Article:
Her child was born into this world; it was a girl.  The mother’s eager anticipation was short lived when she discovered yet another mean streak in her husband; as he forbade her to hold their baby girl except to feed, bathe and diaper her. The mother’s eager anticipation soon turned to bitter disappointment; within a month she discovered she was pregnant once again.  This time there was no eager anticipation for the child within.  Five children in five years and her first child, the daughter whose birth only five years earlier had been eagerly anticipated, never experienced the childhood her mother had once dreamed for her.

The years progressed, and the girl’s home life became a place of insecurity and fear, resulting in emotional abuse, verbal abuse, physical abuse that escalated to sexual abuse by the age of 12.  The girl cried for help that never came, and she often wished she could live anyone else’s life but her own. 

The girl was lost, lonely, afraid and distrustful; in her world she knew only fear and self-loathing.  The answer came at age 17, she married and vowed she would create a different life for herself and raise a family with love and security.  The girl was now a woman, a wife and a mother.  The girl who was now a wife and mother showered love on her daughters; encouraging them seek a better way, a gentler way of life and an opportunity to see their world from a life lived from love and laughter.

All too soon the daughters grew up and started their own lives, but the girl who was now a wife suffered yet another blow; divorce.  Everything was turning out all wrong; how could her life have gone so wrong?  She would have given anything not to be living this nightmare; she would have given anything to be living someone else’s life at that time.

Soon, out of grief came knowledge, out of despair came hope and from that hope a whole new world opened up to her.  Oh, how could she have ever known that this new beginning she had created was the start of something wonderful and life fulfilling!  Out of her experiences she had learned; from her darkest moments in childhood to the shattered dreams of her marriage, like a Phoenix rising from the ashes she began to understand that everything happens in life for a purpose.

Now she knows life is always meant to be lived beyond her expectations because too often she had expected so little, that the life of another appeared grander than her own.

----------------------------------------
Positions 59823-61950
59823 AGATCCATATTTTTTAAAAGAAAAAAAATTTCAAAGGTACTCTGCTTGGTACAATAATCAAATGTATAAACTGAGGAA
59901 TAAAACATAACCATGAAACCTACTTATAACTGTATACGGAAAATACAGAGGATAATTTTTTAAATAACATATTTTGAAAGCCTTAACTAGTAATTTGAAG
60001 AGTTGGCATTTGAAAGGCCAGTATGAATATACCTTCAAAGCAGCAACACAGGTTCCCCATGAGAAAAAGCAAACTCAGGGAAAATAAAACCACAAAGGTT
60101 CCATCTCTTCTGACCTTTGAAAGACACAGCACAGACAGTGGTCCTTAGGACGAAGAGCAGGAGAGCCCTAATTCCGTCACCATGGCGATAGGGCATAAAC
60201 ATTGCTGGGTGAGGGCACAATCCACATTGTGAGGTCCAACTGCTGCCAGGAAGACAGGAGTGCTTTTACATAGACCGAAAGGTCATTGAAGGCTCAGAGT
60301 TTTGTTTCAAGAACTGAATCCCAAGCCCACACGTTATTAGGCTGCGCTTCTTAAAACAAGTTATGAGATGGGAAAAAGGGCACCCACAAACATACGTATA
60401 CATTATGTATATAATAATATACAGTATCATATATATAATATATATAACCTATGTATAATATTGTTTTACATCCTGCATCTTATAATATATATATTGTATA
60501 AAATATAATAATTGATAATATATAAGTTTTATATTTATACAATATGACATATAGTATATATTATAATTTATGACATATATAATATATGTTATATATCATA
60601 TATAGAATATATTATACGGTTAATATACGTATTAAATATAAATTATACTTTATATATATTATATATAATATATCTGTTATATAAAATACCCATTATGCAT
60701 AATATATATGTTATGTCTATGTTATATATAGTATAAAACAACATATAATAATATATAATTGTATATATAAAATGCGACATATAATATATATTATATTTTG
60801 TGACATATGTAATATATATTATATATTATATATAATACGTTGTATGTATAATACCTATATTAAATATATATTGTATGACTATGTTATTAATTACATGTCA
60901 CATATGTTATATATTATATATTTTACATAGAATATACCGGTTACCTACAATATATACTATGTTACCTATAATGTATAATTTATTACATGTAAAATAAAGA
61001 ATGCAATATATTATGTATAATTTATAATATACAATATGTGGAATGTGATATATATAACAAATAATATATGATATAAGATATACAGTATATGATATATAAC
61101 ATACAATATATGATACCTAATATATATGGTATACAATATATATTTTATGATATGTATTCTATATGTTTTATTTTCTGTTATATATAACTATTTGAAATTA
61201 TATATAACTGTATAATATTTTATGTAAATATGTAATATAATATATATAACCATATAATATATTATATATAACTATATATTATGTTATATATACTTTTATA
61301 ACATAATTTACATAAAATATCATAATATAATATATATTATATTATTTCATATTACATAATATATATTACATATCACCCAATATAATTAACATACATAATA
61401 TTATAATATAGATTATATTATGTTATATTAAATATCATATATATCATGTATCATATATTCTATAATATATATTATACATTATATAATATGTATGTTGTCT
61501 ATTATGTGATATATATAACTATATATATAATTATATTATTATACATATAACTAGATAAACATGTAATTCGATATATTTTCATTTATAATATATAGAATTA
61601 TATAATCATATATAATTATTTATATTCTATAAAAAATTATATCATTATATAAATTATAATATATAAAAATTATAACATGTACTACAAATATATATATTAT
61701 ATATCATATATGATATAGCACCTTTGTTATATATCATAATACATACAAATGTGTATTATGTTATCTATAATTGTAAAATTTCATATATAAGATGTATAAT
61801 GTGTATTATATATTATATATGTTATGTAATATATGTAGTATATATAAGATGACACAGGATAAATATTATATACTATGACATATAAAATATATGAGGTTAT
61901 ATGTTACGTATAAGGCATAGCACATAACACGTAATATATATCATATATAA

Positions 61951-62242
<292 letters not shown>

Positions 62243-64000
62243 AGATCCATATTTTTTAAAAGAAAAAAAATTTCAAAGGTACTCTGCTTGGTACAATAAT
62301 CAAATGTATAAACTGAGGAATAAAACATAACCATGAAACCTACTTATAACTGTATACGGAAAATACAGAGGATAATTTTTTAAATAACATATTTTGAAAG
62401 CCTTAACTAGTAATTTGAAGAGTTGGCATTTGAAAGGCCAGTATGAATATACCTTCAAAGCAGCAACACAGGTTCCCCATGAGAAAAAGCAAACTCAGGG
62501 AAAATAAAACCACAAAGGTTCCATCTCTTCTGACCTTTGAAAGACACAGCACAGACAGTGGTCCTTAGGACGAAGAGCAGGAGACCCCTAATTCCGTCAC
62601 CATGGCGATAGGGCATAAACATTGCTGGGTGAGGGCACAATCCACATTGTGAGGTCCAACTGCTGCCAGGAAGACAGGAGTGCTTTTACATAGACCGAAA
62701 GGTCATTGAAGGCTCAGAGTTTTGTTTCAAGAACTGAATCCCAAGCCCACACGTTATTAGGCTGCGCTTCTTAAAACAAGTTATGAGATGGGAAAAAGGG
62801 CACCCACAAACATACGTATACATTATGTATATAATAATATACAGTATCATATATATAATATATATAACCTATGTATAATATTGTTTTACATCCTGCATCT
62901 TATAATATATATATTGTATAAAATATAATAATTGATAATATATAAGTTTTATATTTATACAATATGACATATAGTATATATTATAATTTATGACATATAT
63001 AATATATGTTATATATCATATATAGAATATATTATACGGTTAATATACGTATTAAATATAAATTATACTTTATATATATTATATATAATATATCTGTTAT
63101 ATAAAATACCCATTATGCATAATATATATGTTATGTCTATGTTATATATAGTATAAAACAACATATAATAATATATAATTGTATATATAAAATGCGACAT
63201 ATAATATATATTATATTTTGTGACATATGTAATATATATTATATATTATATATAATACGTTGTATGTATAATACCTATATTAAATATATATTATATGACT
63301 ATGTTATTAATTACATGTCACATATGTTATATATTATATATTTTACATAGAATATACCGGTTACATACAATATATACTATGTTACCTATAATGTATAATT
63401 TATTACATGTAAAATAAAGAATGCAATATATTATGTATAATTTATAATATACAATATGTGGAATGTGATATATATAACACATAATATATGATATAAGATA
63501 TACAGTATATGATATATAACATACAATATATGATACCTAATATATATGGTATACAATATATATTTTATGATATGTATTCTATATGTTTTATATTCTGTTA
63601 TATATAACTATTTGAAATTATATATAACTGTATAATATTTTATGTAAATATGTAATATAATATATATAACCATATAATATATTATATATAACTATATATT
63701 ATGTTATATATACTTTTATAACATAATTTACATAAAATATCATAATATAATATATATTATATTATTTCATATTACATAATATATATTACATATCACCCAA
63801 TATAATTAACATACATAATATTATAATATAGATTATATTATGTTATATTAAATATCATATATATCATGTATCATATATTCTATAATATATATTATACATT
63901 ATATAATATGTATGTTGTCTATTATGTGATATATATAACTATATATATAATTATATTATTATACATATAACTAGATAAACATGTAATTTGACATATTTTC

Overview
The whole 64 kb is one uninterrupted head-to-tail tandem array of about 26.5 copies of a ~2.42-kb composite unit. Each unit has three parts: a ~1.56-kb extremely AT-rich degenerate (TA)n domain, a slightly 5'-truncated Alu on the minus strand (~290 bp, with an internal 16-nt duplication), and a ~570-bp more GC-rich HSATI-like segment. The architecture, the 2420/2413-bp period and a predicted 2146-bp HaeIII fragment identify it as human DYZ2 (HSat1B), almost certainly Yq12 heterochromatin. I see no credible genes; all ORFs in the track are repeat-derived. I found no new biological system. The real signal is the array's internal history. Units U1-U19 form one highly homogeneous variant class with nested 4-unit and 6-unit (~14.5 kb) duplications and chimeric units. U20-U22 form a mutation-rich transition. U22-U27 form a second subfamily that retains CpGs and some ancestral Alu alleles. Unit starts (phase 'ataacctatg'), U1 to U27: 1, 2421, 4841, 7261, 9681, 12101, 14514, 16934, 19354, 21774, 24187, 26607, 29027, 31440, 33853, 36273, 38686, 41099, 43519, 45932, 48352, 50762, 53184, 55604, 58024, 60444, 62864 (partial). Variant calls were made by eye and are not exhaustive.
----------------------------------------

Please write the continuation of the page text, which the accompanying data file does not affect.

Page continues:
The girl who is now a woman understands the only life she’s meant to live is the life she is living.  How else would she now be able to teach women that it’s not what happens to you that matters, it’s what you do with what happens to you.

The truth is, we have no idea how perfect our life really is until we are able to see the possibilities that remained hidden from us while we longed to live the life of another!

Nancy Mueller ~ Life Empowerment Sensei

Tuesday, October 10, 2017

The Goal In Your Divorce

Most people think the end goal in a divorce is to end a marriage. 

Although ending the marriage is one aspect of divorce, ending a marriage comes with side effects such as the impact on your financial status, current and future relationships, not to mention the mental, physical, emotional and spiritual impact that can stay with us for months or years to come.

With that in mind, the true end goal of a divorce should be to end the marriage and be able to let go of negative emotional thoughts, feelings and beliefs that can sabotage your future.

Easier said than done.

Divorce can leave a woman with an overload of emotions that leave us feeling relieved, guilty, remorseful, stressed, happy, confused, abandoned, alienated, judged, and questioning our future.  Whether you were for the divorce or against it, whether you initiated the divorce or your spouse did, whether you have a strong support team or are all alone, the emotional roller coaster can seem never ending.

How then do we get off the emotional roller coaster and arrive at a point where we are able to let go of the negative beliefs that have plagued us through all 3 stages of our divorce?
We might find ourselves thinking, “I just want my life to go back to normal” but what is normal?  Is it the way life was between the wedding and the divorce?  If that’s normal, you would have stayed married.

Keeping this in mind, we can delve down farther into our minds to understand what it is that we truly want for our future self.  The problem with this is not many women really know what they want, because they are used to thinking about what they don’t want.  It’s a known fact that, “what we think about, we bring about,” so if we move into our future with thoughts of what we don’t want, we are sure to create more of what we don’t want.

Keep in mind, if our end goal in a divorce is to exit the marriage without the negative emotional side effects, it becomes imperative for a woman to get to a point where she can remember the past without having the memory reduce her to a puddle of tears and doubts.

This is possible; I know this because I once I realized I had reached that goal in my life, the tears, self-doubt and questions such as,” Who am I” and “where should I go from here” subsided until they no longer existed.

This happened when I learned the role of ego in my divorce! Once you learn that Ego is not your Amigo, and the real role ego plays in your life, you begin to discover the self-limiting beliefs that have held you back and the beliefs that cause you to hold on to feelings of guilt, remorse, stress, confusion, abandonment, being alienated, judged, and questioning your future and then, THEN, you have reached the goal in your divorce!

Nancy Mueller ~ Mastering Your Beliefs Sensei